Publisher of Quality Genealogy Materials
Volume 9, Number 5 Mountain Press, P.O. Box 400, Signal Mountain, Tennessee 37377, 1-423-886-6369 March 23, 2017
Publisher's Notes In this article we discuss starting out in genealogy. It has been a really long time since I started my genealogy search, but I am always asked about how to get started. It is always best to start with those closest to you and then work from there. Hopefully someone has bibles, diaries, or old letters that they are willing to share.
As always I enjoy hearing from you at email@example.com.
James L. Douthat
LOOK IN THE MIRROR
I can’t say how many times through the years of doing workshops and leading discussion groups in the field of genealogy that I have been asked, “How do I get started on my family?” There is always someone in the room that is just beginning their genealogical research and has a keen desire to know more about their family. At first, most just want to know something about their family and really do not have a goal of joining some patriotic society or club. My answer is usually about the same, “Look in the mirror.”
This is not to be taken as being glib about the process. I then go on to tell them that the first step in doing your genealogy is to start with yourself. You know what you know and that is the first place to begin your efforts. Take time to write down everything that you know about your family. Don’t worry about organization or outline, forget about charts and computer programs. These will all come later. Just write down on paper or type what you know. Full names and dates will come later in the process, but just now write down ‘Grandpaw Jones’. You need not have all of his biography in mind at this point, just that you loved to hear him talk about growing up in the country with all the animals, etc.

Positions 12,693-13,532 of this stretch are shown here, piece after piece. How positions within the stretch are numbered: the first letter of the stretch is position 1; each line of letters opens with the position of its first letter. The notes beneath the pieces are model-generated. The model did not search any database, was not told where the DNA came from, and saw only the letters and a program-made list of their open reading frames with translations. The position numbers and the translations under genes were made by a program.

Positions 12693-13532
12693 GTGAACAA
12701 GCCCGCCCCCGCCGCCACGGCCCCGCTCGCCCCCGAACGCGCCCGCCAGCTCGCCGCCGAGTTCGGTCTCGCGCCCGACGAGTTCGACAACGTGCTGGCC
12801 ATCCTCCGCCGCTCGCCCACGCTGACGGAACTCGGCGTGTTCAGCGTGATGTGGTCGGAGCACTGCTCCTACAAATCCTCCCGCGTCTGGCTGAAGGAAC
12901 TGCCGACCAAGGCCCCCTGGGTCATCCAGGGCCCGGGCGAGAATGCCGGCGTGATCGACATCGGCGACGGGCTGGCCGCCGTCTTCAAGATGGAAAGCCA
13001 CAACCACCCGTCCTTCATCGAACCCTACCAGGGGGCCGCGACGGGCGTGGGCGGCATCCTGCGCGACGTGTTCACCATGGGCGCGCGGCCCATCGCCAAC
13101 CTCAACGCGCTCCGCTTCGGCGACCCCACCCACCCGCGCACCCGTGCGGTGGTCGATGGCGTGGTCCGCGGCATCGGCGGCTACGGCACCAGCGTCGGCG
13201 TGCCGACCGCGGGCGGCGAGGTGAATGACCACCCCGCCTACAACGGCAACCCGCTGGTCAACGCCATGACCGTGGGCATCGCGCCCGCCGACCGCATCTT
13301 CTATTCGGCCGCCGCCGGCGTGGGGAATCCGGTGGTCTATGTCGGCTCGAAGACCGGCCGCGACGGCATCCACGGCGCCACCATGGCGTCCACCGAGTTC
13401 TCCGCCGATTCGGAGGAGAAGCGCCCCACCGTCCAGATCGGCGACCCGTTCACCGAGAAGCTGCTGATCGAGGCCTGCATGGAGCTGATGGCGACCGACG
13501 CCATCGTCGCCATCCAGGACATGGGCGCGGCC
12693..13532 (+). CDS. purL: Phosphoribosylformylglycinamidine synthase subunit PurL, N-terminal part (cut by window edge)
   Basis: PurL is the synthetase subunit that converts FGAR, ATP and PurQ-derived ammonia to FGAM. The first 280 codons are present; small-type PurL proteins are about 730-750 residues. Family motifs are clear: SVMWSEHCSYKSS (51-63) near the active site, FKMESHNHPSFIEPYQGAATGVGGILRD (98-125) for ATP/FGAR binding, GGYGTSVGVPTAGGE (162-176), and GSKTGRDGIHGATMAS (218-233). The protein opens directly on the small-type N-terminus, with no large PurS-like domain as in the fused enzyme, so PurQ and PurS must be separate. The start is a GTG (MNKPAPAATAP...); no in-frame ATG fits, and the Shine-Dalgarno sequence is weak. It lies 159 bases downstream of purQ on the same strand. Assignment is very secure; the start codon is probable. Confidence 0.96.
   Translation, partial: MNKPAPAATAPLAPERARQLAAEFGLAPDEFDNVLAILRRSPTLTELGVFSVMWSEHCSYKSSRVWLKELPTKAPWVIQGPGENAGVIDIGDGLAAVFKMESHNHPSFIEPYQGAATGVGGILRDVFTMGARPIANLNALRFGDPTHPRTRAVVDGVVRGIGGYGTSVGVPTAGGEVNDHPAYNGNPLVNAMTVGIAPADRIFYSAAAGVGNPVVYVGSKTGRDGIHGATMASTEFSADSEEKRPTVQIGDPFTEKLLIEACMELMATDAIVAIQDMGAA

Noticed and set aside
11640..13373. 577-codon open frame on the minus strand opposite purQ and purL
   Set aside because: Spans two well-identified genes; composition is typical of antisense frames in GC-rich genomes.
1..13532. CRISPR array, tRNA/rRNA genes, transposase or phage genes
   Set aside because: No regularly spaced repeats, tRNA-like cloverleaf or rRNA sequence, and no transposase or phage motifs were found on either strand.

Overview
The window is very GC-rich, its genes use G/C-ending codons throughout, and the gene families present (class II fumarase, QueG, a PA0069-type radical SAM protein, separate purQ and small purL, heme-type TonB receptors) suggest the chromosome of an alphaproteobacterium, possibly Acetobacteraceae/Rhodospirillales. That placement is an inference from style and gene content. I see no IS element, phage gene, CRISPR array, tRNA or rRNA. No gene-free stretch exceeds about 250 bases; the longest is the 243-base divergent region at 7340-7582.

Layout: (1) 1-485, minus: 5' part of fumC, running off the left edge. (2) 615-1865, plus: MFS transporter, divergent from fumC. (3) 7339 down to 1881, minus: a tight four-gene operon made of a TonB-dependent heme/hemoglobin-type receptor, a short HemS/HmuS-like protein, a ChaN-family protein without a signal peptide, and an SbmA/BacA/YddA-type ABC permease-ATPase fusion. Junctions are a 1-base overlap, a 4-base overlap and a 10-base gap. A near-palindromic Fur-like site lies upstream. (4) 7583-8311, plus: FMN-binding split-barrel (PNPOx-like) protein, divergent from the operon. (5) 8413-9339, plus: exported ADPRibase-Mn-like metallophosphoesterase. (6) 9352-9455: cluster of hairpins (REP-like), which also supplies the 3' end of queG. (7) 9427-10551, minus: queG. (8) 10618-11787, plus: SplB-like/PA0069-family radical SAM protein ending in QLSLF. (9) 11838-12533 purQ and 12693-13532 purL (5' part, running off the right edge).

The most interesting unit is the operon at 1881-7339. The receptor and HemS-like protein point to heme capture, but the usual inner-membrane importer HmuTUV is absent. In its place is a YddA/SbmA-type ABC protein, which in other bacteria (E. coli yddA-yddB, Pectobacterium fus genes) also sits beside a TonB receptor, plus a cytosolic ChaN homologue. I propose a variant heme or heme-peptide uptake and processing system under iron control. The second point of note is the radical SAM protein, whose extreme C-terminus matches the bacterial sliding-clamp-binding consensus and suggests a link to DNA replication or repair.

Once you have exhausted all of your memories, it is time for the second step. Now we pick the brains of those around us, parents, siblings, cousins, uncles/aunts, and even ‘Grandpaw Jones’, if he is still living. At this stage of the process, you might become overwhelmed with all the different names, relationships, and even dates. Now is the time to get with the outlines and charts, but I would wait on the computer programs. There is plenty of time for them to come into play.
In the second step, you will begin to collect a lot of names and who is related to whom and you will probably get completely confused. This is normal until you begin to get all these names into some sort of order that you can understand. My suggestion to take one family at a time and write down the parents with each of their children/grandchildren, if they have any yet. By getting the first set of families into some sort of order, you are beginning to build a chart and a genealogy. When your family is just talking ‘off the cuff’, dates may or may not be correct so don’t take them as ‘gospel and true’. You can verify those with more careful research. Older people may not get the dates right, but they generally do get the facts and the names straight. After all, they have lived those times and knew the people in their own setting.
Once you have contacted all the possible relatives that you can identify, it is time to get the records in some sort of order. This is where charts will come in handy. Just remember that these charts are only outlines of the whole group. The individual facts and information about their life and times is definitely more interesting and more important in the whole scheme of history. Notice that so far you have not spent money other than a little postage or telephone calls. Your time is your major investment so far.